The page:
Save the World

Muth, Jon J. Stillwater and Koo Save the World. New York: Scholastic Press, 2023.
Stillwater and his nephew Koo return in this marvellous story of saving the world in little ways. So often, children – and adults – dream of doing grand things to save our planet and bring peace. But what about the small deeds? The everyday tasks? Like cleaning the cat’s litter box and clearing the leaves off the fish pond. Like baking a cake for a neighbour and protecting a family of ducks crossing the road. Each considerate act towards those around us is a step to saving the world. This calm reflective picture book is most highly recommended for readers of all ages.

Another story about Stillwater

More philosophical stories

A middle school mini-unit on making the world a better place

A Library

Giovanni, Nikki. A Library. New York: Versify, an imprint of HarperCollins Publishers, 2022.
A young girl helps her grandmother with washing the dishes and doing the laundry before setting off for the public library. Later, back home again, she helps fold the laundry and prepare a meal, before settling down on the back porch with her new books. The beautifully bold yet gentle illustrations by Erin K. Robinson combined with the brief text in a large font have created a wonderful story – by an award-winning poet – to read aloud to a group of primary-school-age children. Perfect as an introduction to talking about the joy of libraries. Perfect as an introduction to talking about the value of reflecting on life. Highly recommended for teachers, teacher-librarians, and readers 5 to 8 years old.

More stories related to the author’s own life

More books about reading and libraries 

Kimchi, Kimchi Every Day

Kim, Erica. Kimchi, Kimchi Every Day. Washington, D.C.: Soaring Kite Books, 2022.

A cheerful, rhyming book that goes through the days of the week celebrating different ways of preparing of kimchi, the famous Korean dish based on fermented vegetables. Exuberantly designed with various fonts – all in the large letters – and brightly coloured full-page illustrations, this picture book is recommended for children three to seven years old. Explanatory notes at the end – providing additional information – make this a useful book for young students starting to do research projects.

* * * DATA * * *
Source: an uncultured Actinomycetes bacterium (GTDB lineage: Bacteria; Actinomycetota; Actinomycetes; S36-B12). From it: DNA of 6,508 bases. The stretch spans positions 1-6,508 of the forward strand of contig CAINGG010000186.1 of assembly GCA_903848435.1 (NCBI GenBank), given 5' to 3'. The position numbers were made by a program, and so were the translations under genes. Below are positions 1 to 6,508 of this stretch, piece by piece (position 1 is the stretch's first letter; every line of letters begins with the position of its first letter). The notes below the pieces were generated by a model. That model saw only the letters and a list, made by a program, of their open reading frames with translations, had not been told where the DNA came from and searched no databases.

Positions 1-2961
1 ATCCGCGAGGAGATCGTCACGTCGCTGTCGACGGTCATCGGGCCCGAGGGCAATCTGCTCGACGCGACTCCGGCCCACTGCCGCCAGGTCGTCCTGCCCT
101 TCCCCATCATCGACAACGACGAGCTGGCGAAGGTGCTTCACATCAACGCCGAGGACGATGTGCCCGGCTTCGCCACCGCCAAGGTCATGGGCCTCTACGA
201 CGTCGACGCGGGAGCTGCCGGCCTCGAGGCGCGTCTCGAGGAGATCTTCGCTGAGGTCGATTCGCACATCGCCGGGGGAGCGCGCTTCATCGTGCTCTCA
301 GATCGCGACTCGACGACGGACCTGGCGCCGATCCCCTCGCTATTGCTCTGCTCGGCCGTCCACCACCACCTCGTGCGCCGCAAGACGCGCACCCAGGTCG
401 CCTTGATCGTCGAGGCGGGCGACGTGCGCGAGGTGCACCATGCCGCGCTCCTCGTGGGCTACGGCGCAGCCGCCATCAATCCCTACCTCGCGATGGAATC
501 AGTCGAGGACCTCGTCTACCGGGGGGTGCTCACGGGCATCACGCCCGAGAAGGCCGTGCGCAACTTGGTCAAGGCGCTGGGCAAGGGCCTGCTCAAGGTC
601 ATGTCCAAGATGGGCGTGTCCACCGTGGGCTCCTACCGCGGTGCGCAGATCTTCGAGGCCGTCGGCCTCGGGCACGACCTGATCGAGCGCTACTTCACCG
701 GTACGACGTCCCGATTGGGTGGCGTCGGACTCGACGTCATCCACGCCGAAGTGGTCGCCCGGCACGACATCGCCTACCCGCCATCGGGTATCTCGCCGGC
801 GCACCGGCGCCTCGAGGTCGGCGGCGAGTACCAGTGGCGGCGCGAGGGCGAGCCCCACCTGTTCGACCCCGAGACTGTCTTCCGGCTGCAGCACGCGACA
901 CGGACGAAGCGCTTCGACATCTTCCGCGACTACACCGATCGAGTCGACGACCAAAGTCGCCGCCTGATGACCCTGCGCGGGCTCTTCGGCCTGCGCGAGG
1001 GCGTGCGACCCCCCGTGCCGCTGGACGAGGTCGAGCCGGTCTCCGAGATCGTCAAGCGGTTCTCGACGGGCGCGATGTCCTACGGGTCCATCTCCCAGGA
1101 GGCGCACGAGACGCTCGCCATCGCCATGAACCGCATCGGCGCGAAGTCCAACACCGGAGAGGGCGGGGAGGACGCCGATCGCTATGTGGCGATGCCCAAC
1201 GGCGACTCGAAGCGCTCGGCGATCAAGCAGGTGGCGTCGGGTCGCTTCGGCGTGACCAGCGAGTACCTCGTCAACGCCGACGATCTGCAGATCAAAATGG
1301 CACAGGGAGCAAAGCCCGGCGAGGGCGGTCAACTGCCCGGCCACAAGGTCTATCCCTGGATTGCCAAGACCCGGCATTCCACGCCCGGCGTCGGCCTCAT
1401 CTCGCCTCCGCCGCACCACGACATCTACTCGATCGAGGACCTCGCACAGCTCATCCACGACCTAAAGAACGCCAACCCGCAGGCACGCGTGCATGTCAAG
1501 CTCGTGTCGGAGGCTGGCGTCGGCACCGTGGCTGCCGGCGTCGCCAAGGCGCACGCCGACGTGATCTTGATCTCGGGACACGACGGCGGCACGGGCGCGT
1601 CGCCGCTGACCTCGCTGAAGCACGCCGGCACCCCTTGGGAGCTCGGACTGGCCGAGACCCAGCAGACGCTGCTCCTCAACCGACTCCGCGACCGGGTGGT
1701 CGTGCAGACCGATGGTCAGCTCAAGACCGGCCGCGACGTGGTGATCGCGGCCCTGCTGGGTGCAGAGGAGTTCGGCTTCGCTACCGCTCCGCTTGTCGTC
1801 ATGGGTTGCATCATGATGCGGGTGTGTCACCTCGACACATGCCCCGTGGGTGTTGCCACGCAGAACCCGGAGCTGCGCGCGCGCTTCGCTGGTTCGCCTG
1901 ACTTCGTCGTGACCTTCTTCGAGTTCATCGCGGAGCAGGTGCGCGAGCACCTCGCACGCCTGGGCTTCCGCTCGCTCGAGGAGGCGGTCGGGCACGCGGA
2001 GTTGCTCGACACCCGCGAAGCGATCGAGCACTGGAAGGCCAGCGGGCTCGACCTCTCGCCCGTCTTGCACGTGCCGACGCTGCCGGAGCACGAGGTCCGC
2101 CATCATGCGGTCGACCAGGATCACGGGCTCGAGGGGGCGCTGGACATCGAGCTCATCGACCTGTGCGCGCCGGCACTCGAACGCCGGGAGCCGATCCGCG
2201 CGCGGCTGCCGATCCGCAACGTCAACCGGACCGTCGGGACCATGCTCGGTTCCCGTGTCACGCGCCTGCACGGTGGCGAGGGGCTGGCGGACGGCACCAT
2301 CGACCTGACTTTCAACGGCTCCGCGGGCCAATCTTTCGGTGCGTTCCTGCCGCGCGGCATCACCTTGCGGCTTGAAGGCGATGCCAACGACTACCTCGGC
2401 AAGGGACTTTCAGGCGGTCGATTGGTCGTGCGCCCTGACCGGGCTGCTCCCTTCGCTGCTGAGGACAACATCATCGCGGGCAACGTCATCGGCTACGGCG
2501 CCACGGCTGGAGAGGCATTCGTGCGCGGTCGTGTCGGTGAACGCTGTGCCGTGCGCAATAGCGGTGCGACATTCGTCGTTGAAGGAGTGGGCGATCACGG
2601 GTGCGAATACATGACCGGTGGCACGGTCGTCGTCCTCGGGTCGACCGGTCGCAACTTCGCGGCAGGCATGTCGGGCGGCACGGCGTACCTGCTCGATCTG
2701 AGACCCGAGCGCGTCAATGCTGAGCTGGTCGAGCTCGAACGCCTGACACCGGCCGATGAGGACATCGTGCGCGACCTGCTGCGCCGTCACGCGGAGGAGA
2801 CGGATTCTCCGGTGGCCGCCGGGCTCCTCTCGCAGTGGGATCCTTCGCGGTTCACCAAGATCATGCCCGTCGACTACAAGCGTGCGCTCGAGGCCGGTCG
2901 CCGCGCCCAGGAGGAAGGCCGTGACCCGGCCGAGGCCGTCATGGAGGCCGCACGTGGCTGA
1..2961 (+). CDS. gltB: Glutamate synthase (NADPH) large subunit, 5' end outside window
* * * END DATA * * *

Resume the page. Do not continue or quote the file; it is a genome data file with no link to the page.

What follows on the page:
More picture books about cultural concepts 

More Korean stories


Wade, Jess. Nano: The Spectacular Science of the Very (Very) Small. Somerville, Massachusetts: Candlewick Press, 2021.
What a spectacular science book for young readers! Skillfully designed – with fonts of different styles and sizes – and cheerfully illustrated, this picture book about the astonishing world of nanotechnology is highly recommended for readers 6 to 10 years old. 

They will learn that pencils contain graphite – layers of carbon atoms on top of each other – that leaves marks on paper because the layers so easily slide over each other and smudge. 

A single layer of graphite is graphene, the strongest material now known; it is used to make airplanes lighter in weight and windows clean themselves when touched by sunlight.

More books to expand general knowledge

Older readers may also enjoy this picture book. Too often, it seems, students in grades 6 to 8 are strongly encouraged to read but not shown how easy it is to have fun with books. Three-dimensional reading – the kind that requires paper – does not have to involve serious, multi-chaptered books or humorous graphic novels. It can include picture books that expand general knowledge. A few minutes of reading and you come away with more facts to improve understanding of – and pique interest in – our incredible world.

More ideas for encouraging fun while reading

Generally, I recommend borrowing books from a library. How can we possibly buy every book we want to read? But this is a picture book you might like to purchase and keep. For a long time. The very first book I owned – the first book that was specifically mine – was Our Earth: What It Is, part of the Whitman Learn About series. I was six years old and so fascinated by all the incredible information that my parents ordered the whole series for me. Every month, a new title would arrive in the mail. Bliss! I still have almost the whole set, including that first book with these sentences: “One day we will land on the moon and look back at the Earth. What a wonderful sight we will see!” Decades in the future, you will still appreciate Nano but what will you notice about the progress of technology? What will make you smile?

What books do you own that you have had for a long time? What books do you still treasure? Let me know!